Makayla Rebecca Hughes and her older brother, Ty’Jhawn Dorsey, were walking home from school in West Baltimore when they saw a man painting the wall on Warwick and West North avenues, near Coppin State University and Frederick Douglass High School.
Their curiosity got the best of them.
“We started asking him about the drawing,” said Makayla, 11, and after learning about his project — a series of six murals of historical change-makers with Maryland ties — they asked whether they could volunteer and paint with him.
To their relief, Iandry Randriamandroso said, “‘Everyone is welcome,’” so long as they got permission from their mother to participate. It turned out — it was all a part of the community artist and Maryland Institute College of Art alumnus’ philosophy when it comes to his art: It should involve the community and be accessible to everyone.
“Part of my work is ‘How can I make the work as local as possible?’ ” said Randriamandroso, who often chooses social subjects of the environment in his art work.
“If you pass by me ... and you were curious and interested, I will give you a brush to work with me. The reason why that’s possible also is I make my work really simple, so people can just be apart of it. It’s almost like doing a coloring book,” he said. “I‘m also there to make sure the work is done professionally.”
The 40-year-old Las Vegas-based artist, who graduated from MICA in 2009 with a master’s degree in community arts, has been creating art since around the age of 14 in his birthplace in Manakara, Madagascar, where he painted his first mural at school. Though art in Madagascar wasn’t readily embraced as a steady career at the time, Randriamandroso said his parents allowed him to continue drawing and painting. He later attended college in New York to pursue his passion, and in 2008 he pursued his master’s degree in Baltimore, a city that became his canvas and a place where he’d invite local residents, students and artists to research, create and present murals and other public art to the community. Even since relocating to places like Texas, New York and now Nevada, the artistic collaborator and educator said the city keeps him coming back to create.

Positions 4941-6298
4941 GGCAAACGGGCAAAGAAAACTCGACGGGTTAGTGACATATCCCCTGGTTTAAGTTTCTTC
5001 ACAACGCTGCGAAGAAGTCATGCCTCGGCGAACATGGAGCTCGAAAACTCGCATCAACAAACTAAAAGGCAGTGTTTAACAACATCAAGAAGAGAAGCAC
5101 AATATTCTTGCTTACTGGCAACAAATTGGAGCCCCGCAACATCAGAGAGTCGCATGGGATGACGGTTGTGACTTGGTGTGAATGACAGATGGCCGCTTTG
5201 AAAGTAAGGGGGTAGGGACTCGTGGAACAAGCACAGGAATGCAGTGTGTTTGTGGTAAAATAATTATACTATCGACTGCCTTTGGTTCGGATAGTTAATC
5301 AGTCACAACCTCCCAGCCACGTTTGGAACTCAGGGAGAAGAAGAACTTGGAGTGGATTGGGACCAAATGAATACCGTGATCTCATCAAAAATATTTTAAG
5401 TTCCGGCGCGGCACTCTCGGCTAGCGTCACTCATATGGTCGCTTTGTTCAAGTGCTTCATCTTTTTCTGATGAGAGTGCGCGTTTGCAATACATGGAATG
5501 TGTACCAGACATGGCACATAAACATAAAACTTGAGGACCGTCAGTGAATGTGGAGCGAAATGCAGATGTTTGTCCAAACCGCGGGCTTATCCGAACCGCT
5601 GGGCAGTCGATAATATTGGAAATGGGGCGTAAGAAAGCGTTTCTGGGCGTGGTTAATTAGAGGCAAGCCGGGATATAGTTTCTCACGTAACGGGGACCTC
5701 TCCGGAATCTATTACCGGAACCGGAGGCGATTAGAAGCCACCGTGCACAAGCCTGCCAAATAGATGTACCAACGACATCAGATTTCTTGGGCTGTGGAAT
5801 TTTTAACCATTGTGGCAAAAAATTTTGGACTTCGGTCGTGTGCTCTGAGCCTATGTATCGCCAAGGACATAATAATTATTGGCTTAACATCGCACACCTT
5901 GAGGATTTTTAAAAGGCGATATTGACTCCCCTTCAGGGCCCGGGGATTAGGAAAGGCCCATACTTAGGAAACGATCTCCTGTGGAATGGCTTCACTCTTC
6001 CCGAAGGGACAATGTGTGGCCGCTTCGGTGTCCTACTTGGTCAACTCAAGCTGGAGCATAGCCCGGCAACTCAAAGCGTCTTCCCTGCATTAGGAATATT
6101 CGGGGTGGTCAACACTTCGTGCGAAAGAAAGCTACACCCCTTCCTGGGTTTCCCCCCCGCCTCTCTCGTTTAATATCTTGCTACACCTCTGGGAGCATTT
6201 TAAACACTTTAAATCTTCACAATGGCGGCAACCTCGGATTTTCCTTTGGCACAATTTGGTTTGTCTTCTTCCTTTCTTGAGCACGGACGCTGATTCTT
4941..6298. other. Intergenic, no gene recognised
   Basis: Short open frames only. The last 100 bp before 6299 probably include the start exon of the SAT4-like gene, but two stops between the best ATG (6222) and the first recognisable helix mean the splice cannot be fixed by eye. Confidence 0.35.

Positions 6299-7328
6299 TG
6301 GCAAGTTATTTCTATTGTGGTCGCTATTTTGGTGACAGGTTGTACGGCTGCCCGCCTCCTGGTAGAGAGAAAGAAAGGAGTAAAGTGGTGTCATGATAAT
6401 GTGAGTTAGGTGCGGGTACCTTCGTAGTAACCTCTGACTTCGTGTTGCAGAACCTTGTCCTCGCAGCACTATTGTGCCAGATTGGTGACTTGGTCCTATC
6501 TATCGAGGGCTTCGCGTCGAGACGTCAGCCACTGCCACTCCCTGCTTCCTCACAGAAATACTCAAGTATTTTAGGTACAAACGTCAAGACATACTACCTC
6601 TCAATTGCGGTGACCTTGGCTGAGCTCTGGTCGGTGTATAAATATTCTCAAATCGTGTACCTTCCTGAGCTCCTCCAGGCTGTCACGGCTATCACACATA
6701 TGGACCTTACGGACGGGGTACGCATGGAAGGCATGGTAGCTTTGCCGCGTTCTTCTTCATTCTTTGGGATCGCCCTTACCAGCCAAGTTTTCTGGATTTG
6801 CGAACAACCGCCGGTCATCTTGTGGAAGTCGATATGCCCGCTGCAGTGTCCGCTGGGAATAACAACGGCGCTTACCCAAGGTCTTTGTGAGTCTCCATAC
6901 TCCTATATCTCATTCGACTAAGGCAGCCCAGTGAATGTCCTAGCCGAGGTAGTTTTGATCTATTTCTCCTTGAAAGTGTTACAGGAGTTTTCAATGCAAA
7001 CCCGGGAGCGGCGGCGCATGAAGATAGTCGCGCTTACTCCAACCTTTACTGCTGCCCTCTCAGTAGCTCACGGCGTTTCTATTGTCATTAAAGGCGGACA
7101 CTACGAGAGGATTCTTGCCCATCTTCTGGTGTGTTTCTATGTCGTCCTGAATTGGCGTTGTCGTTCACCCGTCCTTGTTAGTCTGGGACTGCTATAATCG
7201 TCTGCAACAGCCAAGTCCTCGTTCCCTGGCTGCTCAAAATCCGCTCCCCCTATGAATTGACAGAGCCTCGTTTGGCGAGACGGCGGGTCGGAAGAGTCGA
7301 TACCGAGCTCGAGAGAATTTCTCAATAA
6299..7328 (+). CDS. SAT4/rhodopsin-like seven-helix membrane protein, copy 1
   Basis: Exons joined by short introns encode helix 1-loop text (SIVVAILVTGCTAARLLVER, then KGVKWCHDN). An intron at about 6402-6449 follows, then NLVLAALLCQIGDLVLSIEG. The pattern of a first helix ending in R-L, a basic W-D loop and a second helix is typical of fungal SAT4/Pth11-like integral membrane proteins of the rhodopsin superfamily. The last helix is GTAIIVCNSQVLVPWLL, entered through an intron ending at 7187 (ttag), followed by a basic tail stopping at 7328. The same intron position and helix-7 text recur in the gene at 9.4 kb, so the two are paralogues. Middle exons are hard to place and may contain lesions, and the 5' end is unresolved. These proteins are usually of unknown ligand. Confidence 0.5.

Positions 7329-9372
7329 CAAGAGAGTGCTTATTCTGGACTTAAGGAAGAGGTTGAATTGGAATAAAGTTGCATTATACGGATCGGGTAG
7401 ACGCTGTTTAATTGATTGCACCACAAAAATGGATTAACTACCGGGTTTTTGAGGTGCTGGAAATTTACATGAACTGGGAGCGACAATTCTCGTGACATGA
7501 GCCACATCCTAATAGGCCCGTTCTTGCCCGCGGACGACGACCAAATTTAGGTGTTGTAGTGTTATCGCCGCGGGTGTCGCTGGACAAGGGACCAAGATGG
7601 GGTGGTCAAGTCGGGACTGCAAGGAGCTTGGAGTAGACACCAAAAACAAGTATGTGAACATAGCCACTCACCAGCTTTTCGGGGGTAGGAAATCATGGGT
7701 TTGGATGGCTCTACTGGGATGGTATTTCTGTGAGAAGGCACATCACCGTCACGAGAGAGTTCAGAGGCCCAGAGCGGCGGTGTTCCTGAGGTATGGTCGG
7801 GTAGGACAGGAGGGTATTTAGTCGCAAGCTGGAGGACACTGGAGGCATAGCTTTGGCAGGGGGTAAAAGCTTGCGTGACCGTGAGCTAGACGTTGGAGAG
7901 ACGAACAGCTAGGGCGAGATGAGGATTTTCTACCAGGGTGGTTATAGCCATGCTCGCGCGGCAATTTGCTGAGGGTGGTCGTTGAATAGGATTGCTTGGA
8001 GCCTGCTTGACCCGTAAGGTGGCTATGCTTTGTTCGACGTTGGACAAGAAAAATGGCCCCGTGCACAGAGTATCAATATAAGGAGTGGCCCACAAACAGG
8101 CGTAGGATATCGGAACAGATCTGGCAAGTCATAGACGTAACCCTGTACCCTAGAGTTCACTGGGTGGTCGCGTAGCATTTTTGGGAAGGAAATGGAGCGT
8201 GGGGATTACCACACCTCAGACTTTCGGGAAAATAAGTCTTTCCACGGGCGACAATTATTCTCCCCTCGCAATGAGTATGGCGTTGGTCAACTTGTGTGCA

“Baltimore is my second home,” he gushed. “There’s so much love.”
Randriamandroso has worked with students of YouthWorks, a summer jobs program, to craft a mural of hands forming letters in sign language at The Book Thing (the letters spell out “Book Thing”). He and artist assistant Kenneth C. Clemons also crafted B’more Birds, which began as a collaborative project between the Maryland Department of Transportation and the Baltimore Office of Promotion & the Arts in 2014. The project features 12 murals of local birds, including a Baltimore Oriole, a blue jay, and a red-bellied woodpecker, on the York Road corridor, which Randriamandroso did to raise awareness about beautiful, local birds that are essential to the ecosystem, but also threatened by its changes, some of which are happening on York Road.
“Change is a good thing, but sometimes it has some problems, also. The bird is showing how ... if there are changes in neighborhoods, if you change the ecosystem, the bird can change,” leave or stay the same, he said. It works similarly with people, he said.
Like other projects, B’More Birds required Randriamandroso to research his mural subject and present his ideas to the community. Once approved by community members and funders, he worked with a local researcher to learn the importance of each bird and to craft descriptions for the public. He then worked with volunteers, local artist and community members to create the murals.
“It’s a big project, but it makes the project more integrated, and with that connection, everyone will have an investment in the project,” he said, adding that when his work is benefiting a specific community, he goes out of his way.
The second part of the B’more Birds project concluded last summer amid his work on his most recent collaborative project in West Baltimore — the “Wisdom Wall.”
On the corner of Warwick Avenue and West North Avenue, the series of murals honors six historical change-makers:
• African-American orator and abolitionist Frederick Douglass.
• Matthew Henson, the first African-American arctic explorer.
• African-American educator and lifelong female higher education advocate Fanny Jackson Coppin.
• Robert W. Coleman, an African-American veteran and social activist for the handicapped who is credited with the inception of “sight-saving” classes in schools
• William S. Baer, a Johns Hopkins University alumnus and innovator in spine and hip surgery; founding chairman of orthopedics at Hopkins.
• St. Elizabeth Ann Seton, the first native-born American to be canonized by the Roman Catholic Church.